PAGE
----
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“Winning a World Cup would be a turning point for women’s sport in the country” – Proteas all-rounder Sune Luus

“Winning a World Cup would be a turning point for women's sport in the country” - Proteas all-rounder Sune Luus

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Johannesburg – For as long as she has been a professional cricketer, Sune Luus has dreamt of having her family in the stands to support her at a Cricket World Cup.

The Proteas Women's player says she made a promise several years ago to her dad that one day she would buy him a plane ticket to a World Cup in which she played.

And while next year's World Cup may be on home soil, the leg-spin bowling all-rounder says she is delighted to be able to buy her dad a plane ticket to Cape Town to watch her in action at the ICC Women's T20 World Cup.

“My dad has always been someone who pushed me to get him that plane ticket to go to a World Cup, but this time I promised him a ticket to Cape Town,” Luus told the Saturday Star.

“It’s going to be awesome to have my family there, for them to be a part of it, and for all the fans to be there and just supporting us.”

“Winning a World Cup would be a turning point for women's sport in the country” - Proteas all-rounder Sune Luus
Proteas all-rounder Sune Luus. Supplied image.

Luus is part of the squad that will aim to make history next year by becoming the first South African cricket team to win a Cricket World Cup.

South Africa plays host to its first Women’s Cricket World Cup in just under three months, which is set to take place at three iconic stadiums in the country – Boland Park in Paarl, St George’s Park in Port Elizabeth, and Newlands in Cape Town.

Luus says being able to have her dad there will be a dream come true.

“Luckily, this one is in Cape Town. It is not an expensive ticket as compared to travelling the world. My family will be at every single game, and they will support me.”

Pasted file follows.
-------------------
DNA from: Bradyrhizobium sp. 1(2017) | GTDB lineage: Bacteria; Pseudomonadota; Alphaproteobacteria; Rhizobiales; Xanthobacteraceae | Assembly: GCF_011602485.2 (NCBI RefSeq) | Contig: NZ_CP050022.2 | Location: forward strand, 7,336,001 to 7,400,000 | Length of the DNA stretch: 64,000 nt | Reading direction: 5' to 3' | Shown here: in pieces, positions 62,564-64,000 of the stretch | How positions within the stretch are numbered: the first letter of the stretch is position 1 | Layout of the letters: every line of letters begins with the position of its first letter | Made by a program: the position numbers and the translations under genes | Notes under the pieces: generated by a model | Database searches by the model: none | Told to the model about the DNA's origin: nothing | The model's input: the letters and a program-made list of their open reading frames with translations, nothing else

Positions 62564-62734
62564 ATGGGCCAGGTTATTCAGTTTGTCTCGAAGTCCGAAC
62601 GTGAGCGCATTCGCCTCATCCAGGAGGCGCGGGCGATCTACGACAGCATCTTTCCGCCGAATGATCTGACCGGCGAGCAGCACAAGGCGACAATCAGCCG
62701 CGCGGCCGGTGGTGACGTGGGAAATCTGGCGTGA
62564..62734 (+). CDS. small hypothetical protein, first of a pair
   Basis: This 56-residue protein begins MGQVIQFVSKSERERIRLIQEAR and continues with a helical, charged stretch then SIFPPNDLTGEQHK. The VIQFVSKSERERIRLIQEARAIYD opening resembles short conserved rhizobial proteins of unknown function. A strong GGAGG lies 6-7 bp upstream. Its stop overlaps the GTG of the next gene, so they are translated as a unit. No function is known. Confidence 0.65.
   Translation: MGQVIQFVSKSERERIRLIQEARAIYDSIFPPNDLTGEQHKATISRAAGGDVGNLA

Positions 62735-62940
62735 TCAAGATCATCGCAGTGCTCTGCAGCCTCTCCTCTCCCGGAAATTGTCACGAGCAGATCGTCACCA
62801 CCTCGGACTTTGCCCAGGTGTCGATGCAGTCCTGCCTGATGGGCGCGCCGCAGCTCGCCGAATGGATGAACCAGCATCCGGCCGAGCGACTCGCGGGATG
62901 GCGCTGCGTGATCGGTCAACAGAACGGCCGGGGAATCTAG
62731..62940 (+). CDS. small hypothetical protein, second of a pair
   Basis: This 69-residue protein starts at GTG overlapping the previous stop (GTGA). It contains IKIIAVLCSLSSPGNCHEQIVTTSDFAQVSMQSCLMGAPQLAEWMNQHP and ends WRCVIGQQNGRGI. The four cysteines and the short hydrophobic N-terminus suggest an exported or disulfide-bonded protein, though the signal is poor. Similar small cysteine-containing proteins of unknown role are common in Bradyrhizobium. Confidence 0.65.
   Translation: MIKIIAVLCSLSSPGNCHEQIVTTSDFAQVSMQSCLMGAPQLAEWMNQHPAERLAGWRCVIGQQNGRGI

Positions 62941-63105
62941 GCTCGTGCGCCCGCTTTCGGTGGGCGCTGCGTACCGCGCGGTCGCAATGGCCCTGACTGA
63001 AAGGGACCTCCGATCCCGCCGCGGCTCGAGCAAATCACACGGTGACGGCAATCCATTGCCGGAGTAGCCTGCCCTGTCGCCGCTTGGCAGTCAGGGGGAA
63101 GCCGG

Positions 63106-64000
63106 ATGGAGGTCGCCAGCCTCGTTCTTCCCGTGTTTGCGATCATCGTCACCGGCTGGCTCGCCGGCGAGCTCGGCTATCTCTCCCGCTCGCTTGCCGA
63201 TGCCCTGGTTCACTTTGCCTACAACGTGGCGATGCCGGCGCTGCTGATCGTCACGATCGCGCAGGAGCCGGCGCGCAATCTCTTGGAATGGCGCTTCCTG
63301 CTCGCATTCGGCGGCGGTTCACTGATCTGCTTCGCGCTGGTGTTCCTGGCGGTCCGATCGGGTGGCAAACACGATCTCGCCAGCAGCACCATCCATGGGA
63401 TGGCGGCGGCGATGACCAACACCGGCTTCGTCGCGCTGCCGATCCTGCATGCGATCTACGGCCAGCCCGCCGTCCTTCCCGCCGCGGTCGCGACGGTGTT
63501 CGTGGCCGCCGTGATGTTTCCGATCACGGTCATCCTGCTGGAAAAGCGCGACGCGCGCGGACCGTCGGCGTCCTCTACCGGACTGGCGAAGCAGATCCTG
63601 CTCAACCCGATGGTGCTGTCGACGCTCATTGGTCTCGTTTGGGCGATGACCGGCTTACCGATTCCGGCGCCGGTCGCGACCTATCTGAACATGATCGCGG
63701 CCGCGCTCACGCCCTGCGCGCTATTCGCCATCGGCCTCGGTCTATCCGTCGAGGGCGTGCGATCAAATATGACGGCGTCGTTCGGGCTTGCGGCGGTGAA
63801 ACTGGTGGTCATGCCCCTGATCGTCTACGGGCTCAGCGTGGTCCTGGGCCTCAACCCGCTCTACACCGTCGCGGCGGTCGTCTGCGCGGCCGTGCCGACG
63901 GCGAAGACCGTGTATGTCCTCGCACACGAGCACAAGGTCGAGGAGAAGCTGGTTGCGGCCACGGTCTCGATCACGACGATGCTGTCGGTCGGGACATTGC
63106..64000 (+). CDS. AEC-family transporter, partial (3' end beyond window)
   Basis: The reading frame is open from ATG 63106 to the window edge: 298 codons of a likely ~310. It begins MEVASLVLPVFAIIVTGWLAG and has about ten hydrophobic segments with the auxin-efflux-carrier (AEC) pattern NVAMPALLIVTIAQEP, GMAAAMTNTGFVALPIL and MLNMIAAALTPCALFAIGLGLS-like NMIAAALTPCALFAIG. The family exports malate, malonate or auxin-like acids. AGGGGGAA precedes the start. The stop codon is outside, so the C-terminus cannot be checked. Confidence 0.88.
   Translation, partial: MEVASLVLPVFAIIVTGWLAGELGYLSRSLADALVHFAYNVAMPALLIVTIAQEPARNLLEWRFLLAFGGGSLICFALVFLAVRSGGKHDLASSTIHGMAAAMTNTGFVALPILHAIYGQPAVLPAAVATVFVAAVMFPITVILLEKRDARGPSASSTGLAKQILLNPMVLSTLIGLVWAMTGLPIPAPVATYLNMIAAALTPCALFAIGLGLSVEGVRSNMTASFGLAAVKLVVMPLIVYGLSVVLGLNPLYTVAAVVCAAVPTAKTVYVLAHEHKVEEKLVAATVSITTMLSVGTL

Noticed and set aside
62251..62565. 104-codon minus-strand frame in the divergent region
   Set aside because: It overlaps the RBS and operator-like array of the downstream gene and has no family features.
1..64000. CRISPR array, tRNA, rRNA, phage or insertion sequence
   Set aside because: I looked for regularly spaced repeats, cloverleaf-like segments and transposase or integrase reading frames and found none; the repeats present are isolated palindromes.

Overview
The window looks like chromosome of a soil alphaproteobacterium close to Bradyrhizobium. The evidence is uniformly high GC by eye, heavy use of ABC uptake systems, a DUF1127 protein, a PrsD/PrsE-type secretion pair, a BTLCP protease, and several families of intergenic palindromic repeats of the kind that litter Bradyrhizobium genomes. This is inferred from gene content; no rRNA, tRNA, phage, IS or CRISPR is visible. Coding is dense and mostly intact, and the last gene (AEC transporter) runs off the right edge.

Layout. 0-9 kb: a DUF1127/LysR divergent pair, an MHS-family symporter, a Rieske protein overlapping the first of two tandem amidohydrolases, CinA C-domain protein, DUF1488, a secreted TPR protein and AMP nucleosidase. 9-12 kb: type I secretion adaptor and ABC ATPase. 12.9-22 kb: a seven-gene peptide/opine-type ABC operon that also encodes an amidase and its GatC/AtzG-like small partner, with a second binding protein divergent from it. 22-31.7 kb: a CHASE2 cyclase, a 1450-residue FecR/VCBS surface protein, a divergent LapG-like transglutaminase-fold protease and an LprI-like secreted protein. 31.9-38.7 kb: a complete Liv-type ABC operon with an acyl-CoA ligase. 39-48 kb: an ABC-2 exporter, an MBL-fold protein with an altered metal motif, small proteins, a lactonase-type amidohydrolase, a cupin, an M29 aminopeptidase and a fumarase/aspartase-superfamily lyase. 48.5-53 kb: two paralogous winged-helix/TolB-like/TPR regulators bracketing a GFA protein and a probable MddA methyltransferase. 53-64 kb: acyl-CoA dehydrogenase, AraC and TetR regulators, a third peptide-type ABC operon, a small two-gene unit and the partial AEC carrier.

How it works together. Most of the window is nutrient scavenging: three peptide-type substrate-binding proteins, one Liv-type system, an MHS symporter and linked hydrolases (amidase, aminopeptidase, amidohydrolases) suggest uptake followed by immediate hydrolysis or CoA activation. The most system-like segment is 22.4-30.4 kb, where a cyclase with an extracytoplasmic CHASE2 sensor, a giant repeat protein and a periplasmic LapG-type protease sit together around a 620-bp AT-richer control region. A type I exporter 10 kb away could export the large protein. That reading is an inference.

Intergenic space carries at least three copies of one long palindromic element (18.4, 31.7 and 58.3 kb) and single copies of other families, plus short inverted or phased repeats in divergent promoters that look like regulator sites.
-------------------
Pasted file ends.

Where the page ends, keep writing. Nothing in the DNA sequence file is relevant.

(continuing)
Luus will head into the tournament on the back of having celebrated ten years as an international player.

While not an easy journey, she says it’s been a blessed one over the past decade.

“Winning a World Cup would be a turning point for women's sport in the country” - Proteas all-rounder Sune Luus
SA's Sune Luus celebrates. Picture credit: Cricket SA

“I can’t believe it’s 10 years already. I started at a young age, so the first five years of my career just flew by. I was still in school for half of that, and you just go to school and play some cricket, and that’s kind of your career. It wasn’t professionalised back then, so the second half of my career is more professionalised and more of a career than the first half.”

“It’s a huge honour to play for my country and represent my family and everything the badge stands for. I don’t think I saw myself playing for South Africa. It’s been a blessing to be a part of this side, and hopefully, there will be another 10 to come.”

Luus has not only been part of the Proteas set-up but has also been lucky enough to captain her side as a stand-in captain.

“Winning a World Cup would be a turning point for women's sport in the country” - Proteas all-rounder Sune Luus
Sune Luus. Picture credit: Cricket SA

She says captaining the Proteas at this year's World Cup remains a highlight of her career.